Osteoarthritis (OA), or the degeneration of a joint, commonly occurs at the base of the thumb. OA at this joint is diagnosed with conventional radiographs (x-rays), but often can be recognized based on symptoms. Symptoms occur predominantly with pain at the base of the thumb, especially when performing tasks that require a pinch (i.e. pulling on your socks).
Lori Algar OTD, OTR/L, CHT on Wed, Nov 18,2015 @ 11:20 AM
Nick Koscielniak on Thu, Oct 22,2015 @ 11:46 AM
We are excited to announce an improved design of the 3pp® Side Step™ Splint for easier application. We have replaced the strap that wraps around the desired IP joint with a loop strap. This allows the wearer to easily apply the strap around the IP joint without the need to apply an adhesive hook receptor to the wire frame.
Lori Algar OTD, OTR/L, CHT on Mon, Sep 21,2015 @ 03:56 PM
Arthritis at the base of the thumb (formerly known as CMC Arthritis -now commonly referred to as trapeziometacarpal or TMC Arthrosis) is a common problem. In fact, TMC arthrosis has been found to be symptomatic in 26.2% of women and 13.2% of men age 71-100.
The symptoms of TMC arthrosis can negatively impact both functional and occupational performance, often making it necessary for the involvement of physical and occupational therapists.
Lori Algar OTD, OTR/L, CHT on Thu, Aug 20,2015 @ 12:56 PM
Scarring is a normal response to soft tissue injury in which fibrous collagen tissue replaces pre-injury skin and surrounding tissue. Scar tissue begins as weak crosslinks across a wound, but remodels and strengthens especially with tension from neighboring skin. At times the scarring process is uneventful, but scarring can also work like a type of glue causing adherence of structures under the superficial scar that results in
Tags: Scar Treatment
Lori Algar OTD, OTR/L, CHT on Wed, Jul 29,2015 @ 12:21 PM
The distal interphalangeal (DIP) joint is actually the most common location in the body for osteoarthritis (OA). In fact, according to a study evaluating the frequency of hand arthritis, OA at the DIP joint occurs in approximately 58% of individuals age 60 years and older. Family history, age, a history of heavy manual labor, joint laxity, smoking, and increased weight are all identified as contributors to this disease.
Tags: DIP Joint Osteoarthritis
From professional athletes to homemakers, mallet finger, also known as “baseball finger” is a common injury of the finger. A mallet finger injury often occurs from a direct trauma to the tip of an extended finger which causes a disruption of the tendon responsible for extending the distal phalangeal joint (DIPJ). A mallet finger can occur with or without a fracture or bony avulsion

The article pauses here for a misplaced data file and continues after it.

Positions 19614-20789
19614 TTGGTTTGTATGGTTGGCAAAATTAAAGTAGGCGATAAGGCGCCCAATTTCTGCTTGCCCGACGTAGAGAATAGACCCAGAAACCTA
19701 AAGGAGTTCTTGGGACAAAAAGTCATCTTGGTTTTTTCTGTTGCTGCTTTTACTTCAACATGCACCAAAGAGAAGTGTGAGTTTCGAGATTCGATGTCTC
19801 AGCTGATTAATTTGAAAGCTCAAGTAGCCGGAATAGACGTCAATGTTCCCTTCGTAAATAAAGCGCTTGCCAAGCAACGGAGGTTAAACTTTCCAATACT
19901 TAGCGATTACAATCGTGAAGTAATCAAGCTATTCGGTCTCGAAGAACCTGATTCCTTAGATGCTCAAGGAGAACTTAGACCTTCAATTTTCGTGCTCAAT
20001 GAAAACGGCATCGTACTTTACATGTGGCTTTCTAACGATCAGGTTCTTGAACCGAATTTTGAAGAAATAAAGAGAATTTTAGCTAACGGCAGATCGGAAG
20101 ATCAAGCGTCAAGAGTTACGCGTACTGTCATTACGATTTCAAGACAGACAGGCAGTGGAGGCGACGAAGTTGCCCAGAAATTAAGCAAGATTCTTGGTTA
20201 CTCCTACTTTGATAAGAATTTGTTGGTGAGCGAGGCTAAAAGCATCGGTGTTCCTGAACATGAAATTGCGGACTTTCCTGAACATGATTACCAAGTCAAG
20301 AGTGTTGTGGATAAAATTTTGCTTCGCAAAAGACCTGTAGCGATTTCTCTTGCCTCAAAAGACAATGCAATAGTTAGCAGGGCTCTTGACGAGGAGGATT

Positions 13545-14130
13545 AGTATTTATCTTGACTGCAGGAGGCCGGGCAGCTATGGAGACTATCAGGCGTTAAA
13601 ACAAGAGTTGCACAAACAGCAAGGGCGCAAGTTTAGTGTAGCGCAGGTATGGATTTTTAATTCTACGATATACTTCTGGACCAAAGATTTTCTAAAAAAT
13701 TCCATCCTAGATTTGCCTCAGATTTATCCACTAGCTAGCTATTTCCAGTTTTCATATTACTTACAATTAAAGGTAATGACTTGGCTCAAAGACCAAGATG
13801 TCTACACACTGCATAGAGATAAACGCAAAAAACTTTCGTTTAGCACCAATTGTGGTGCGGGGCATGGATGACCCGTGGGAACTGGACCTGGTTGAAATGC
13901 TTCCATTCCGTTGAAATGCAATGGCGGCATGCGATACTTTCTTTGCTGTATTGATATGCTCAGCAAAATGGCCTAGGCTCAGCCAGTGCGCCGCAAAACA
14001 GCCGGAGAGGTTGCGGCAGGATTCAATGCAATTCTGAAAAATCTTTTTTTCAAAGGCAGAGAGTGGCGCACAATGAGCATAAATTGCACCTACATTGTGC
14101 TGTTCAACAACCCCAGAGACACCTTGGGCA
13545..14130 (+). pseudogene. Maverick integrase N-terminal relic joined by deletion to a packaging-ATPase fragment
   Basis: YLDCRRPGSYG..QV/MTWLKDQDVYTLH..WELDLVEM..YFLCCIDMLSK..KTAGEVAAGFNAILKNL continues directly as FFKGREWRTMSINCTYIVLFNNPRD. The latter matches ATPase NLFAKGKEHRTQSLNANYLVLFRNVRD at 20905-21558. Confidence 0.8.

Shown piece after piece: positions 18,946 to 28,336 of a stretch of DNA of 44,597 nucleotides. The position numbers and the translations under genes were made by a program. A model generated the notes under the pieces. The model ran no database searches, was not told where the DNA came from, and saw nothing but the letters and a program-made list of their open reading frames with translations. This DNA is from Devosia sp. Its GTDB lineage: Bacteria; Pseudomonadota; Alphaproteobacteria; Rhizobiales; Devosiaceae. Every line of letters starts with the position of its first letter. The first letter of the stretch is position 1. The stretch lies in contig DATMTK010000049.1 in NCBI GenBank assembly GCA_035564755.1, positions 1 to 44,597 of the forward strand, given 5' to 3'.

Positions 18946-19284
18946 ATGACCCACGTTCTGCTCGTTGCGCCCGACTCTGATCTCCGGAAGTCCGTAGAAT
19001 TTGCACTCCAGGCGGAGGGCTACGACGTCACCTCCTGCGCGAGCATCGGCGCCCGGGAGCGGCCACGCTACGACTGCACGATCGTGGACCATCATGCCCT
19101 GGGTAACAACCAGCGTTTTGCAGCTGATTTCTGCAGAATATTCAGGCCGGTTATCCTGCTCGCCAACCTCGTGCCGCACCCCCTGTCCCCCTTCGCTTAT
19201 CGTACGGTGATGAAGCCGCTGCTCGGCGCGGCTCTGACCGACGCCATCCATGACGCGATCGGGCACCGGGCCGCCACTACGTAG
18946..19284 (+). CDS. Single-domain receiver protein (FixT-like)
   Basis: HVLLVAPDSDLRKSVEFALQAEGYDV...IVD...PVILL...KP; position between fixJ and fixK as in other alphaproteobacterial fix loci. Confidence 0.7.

Tags: Mallet finger
Lori Algar OTD, OTR/L, CHT on Thu, Jun 25,2015 @ 04:14 PM
Wrist instability is a common injury treated by many hand therapists. The anatomy of the wrist includes eight carpal bones that, with the combined efforts of the intercarpal ligaments, allow for circumduction of the wrist joint while imparting stability anywhere within the range of motion. An injury to one or several of the ligaments can lead to wrist instability.
Lori Algar OTD, OTR/L, CHT on Wed, Jun 17,2015 @ 01:14 PM
As we know, trigger finger is a common hand issue that occurs with the locking or triggering of a finger, pain in the middle joint, and tenderness with palpation at the base of the finger. Trigger Finger commonly occurs between the ages of 55 and 60 years old and is said to occur 2-6 times more frequently in women than in men.
Tags: Trigger finger
Your patient caught the tip of his finger in a drawer and now his fingertip is drooping because the extensor tendon has stretched, pulled away, or torn. The finger can be pushed into extension, but cannot stay straight without support. Mallet Finger, also called Baseball Finger, affects a small area but can become a big problem if left untreated.
Tags: Mallet finger
The primary cause of Ulnar Deviation of the Metacarpal Phalangeal joints (MP) of the fingers, a chronic, irreversible condition, is Rheumatoid Arthritis (RA). The MP joints are a primary site of rheumatoid deformities due to several anatomical and biomechanical factors. Chief amongst the factors are:
- The shape of the metacarpal head allows for a certain degree of motion in an ulnar direction which contributes to the hands ability to create a strong grip.
Tags: Ulnar Deviation
Our blogs are presented for informational purposes only and are not to be considered medical advice. We will gladly answer questions or comments pertaining to any products mentioned in our blogs, however, we cannot provide a diagnosis or medical advice.